Barrister and amateur architect. Michael Frederick Trench, only son of the Rev. Frederick Trench, of Ballinakill, Co. Laois, by his wife, - Moore, of Crymorgan, Co. Laois, was born in May 1746. He was admitted to Trinity College, Dublin on 29 October 1762 and was awarded the BA degree in 1766. He was called to the Irish Bar in 1774.
Mulvany's Life of James Gandon describes Trench as 'a gentleman of large fortune, and great taste in the Fine Arts' and names him as one of the 'admirers of the arts' who attended the Sunday conversazioni at Paul Sandby's house in London in the late 1770s. In 1773 he built himself a house near Ballinakill named Heywood after his mother-in-law Mary Stewart, née Heywood, in the design of which he appears to have collaborated with JAMES GANDON. In 1785, according to Mulvany's Life, he 'anxiously superintended' the erection of the Rotunda Assembly Rooms. He was a member of the building committee and is said to have provided the plan for the new rooms while RICHARD JOHNSTON designed the façade. He has also been credited with the design of the two pavilions which terminated the colonnades on either side of the hospital. In 1787 he prepared plans for improvements to Belvoir Castle, the English seat of the fourth Duke of Rutland, Lord Lieutenant of Ireland, who died in office later the same year. He was a member of the committee for suprintending expenditure on the building of Gandon's House of Lords and, for a time, of the building committee for the westward extension of the House of Commons.; he was also a Wide Streets Commissioner, and, from 1802 to 1806 or later, a Commissioner of Works. In 1803 he was appointed one of the adjudicators of the Bank of Ireland competition. According to Brewer, he 'suggested' the design for the church at Swords, Co. Dublin, 'skilfully carried into effect by Mr. Farrel, architect'.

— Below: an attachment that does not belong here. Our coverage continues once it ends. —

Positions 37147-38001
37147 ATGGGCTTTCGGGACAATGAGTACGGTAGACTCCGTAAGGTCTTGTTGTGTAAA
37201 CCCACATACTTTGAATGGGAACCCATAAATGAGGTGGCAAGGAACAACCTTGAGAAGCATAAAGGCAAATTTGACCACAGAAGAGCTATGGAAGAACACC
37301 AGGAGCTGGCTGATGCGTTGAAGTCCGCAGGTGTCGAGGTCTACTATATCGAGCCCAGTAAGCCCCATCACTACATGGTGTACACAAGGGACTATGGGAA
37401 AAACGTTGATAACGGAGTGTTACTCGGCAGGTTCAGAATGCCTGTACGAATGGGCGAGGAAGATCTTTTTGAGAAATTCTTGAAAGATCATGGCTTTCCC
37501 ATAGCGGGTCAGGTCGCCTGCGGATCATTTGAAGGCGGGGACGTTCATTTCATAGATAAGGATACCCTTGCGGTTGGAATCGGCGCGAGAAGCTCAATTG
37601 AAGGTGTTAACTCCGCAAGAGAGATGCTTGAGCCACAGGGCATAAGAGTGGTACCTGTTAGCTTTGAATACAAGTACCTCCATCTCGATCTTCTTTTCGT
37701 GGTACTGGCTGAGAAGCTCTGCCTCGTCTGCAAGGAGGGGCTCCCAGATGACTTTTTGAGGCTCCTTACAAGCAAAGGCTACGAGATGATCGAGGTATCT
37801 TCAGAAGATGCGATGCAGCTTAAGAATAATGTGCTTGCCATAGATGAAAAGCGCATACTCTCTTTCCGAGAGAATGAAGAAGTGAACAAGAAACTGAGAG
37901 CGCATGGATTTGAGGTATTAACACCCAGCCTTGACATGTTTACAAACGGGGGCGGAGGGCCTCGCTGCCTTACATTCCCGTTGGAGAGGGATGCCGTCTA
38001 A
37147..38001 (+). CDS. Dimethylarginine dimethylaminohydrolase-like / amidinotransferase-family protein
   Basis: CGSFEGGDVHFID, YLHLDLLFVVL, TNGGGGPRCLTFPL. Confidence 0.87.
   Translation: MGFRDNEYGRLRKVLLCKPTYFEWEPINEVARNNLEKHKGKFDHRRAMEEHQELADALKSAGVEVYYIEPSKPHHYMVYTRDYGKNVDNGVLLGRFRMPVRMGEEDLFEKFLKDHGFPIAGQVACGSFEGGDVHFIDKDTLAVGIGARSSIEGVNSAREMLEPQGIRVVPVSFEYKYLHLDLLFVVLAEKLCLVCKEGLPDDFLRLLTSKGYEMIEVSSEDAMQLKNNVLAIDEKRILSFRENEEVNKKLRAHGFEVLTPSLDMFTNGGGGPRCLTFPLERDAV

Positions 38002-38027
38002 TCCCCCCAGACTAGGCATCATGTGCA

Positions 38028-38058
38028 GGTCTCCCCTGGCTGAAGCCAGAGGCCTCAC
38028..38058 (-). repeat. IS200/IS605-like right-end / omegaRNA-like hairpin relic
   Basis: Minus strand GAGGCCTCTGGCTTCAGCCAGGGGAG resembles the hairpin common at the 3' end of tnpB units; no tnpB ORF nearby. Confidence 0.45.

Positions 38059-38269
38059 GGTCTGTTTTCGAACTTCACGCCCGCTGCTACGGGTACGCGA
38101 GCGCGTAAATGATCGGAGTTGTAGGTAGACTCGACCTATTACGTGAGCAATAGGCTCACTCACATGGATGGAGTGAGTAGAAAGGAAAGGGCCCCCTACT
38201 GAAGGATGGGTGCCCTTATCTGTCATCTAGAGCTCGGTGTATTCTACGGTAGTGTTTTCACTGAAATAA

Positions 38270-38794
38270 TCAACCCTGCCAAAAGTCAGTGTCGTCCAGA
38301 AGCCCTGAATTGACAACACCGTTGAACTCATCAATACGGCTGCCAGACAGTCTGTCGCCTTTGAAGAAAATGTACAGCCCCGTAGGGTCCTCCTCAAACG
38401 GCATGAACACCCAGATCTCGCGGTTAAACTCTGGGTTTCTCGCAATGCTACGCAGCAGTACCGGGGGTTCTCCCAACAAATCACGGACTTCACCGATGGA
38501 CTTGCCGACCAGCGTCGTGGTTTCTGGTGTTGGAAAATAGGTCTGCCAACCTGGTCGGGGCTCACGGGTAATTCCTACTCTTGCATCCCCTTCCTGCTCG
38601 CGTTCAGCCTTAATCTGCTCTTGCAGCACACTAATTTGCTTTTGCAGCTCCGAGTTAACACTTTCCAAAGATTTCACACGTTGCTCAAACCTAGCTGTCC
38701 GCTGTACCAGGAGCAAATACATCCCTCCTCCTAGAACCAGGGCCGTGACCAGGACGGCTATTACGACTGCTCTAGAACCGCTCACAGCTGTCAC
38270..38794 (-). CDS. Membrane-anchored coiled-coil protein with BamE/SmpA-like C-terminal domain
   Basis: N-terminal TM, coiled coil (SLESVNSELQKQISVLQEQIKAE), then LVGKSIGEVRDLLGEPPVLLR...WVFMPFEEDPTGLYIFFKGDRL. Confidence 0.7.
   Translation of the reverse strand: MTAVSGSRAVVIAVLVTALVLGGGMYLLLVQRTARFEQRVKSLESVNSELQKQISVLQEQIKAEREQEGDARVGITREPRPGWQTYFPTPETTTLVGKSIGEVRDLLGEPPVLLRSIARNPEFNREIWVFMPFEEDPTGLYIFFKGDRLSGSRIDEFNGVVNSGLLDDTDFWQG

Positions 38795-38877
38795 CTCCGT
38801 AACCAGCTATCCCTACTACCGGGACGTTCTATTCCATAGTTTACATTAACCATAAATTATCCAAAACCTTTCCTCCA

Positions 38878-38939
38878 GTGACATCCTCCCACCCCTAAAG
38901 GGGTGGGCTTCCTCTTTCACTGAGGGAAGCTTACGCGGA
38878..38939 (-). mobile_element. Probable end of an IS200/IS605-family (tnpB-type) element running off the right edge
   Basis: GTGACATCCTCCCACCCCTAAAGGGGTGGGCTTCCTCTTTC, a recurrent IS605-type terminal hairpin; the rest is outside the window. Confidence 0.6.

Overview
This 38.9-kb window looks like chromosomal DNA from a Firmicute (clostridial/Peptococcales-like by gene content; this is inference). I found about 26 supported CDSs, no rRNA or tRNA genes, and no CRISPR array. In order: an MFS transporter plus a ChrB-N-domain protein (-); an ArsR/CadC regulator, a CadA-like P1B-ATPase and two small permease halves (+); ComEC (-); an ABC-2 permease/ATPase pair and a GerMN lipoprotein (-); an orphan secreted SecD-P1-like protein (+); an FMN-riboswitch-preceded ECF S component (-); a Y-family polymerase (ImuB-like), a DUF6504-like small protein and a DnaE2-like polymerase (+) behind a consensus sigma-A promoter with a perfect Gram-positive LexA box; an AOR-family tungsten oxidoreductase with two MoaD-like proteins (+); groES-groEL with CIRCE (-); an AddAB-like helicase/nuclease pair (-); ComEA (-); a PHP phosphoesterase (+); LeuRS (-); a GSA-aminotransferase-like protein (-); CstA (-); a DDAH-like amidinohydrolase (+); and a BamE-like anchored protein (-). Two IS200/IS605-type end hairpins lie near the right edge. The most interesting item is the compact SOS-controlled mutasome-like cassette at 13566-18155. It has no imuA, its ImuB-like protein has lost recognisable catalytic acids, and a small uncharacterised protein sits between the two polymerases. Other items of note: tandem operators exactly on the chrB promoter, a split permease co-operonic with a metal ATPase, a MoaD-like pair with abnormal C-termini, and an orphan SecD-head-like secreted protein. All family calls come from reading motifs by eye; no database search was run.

Trench was a patron of WILLIAM ROBERTSON of Kilkenny who dedicated his Designs in Architecture, For Garden Chairs, Small Gates for Villas, Park Entrances, Aviarys, Temples, Boat Houses, Mausoleums, and Bridges (1800) to him.
Trench's 'long-protracted life' came to an end in April 1836. A copy of his will, dated 1832, is in the National Library of Ireland. He was married to Anne Helena, daughter and heiress of Patrick Stewart, second son of James Stewart, of Killymoon, Co. Tyrone, and was the father of Sir Frederick William Trench of Heywood (1775-1859), an army general and Conservative MP, , who in 1825 published a plan for building a quay along the north side of the Thames between London Bridge and Westminster Bridge.
Burke's Landed Gentry (1st single-volume edition, 1859?), 1227.
Alumni Dublinenses, 823.
T.S. Mulvany, ed., The Life of James Gandon (1846), 40,94; Christine Casey, The Buildings of Ireland: Dublin (2005), 165.
E. McParland, James Gandon: Vitruvius Hibernicus (1985), 122,205.
Mulvany, op.cit., 94.
McParland, op. cit., 91.
J. Warburton, J. Whitelaw and R. Walsh, History of the City of Dublin (1818), 672, but McParland, op. cit., 91, gives the design to Gandon.
McParland, op. cit., 91, citing NLI, MS 16352, no. 62; Historical Manuscripts Commission, 14th Report, Appendix I, 133,328,329,399 (IAA, Edward McParland files, Acc. 2008/44).
McParland, op. cit., 79.
McParland, op. cit., 85.
McParland, op. cit., 94-96.
Information from Wilson's Dublin Directory.
Bank of Ireland minutes, 21 Jun 1803 (IAA, Edward McParland files, Acc. 2008/44).
J.N. Brewer, The Beauties of Ireland (1825), I, 246.
Mulvany, op. cit., 94.
See note 1, above.
NLI MS. 11791 (IAA, Edward McParland files, Acc. 2008/44).
See note 1, above.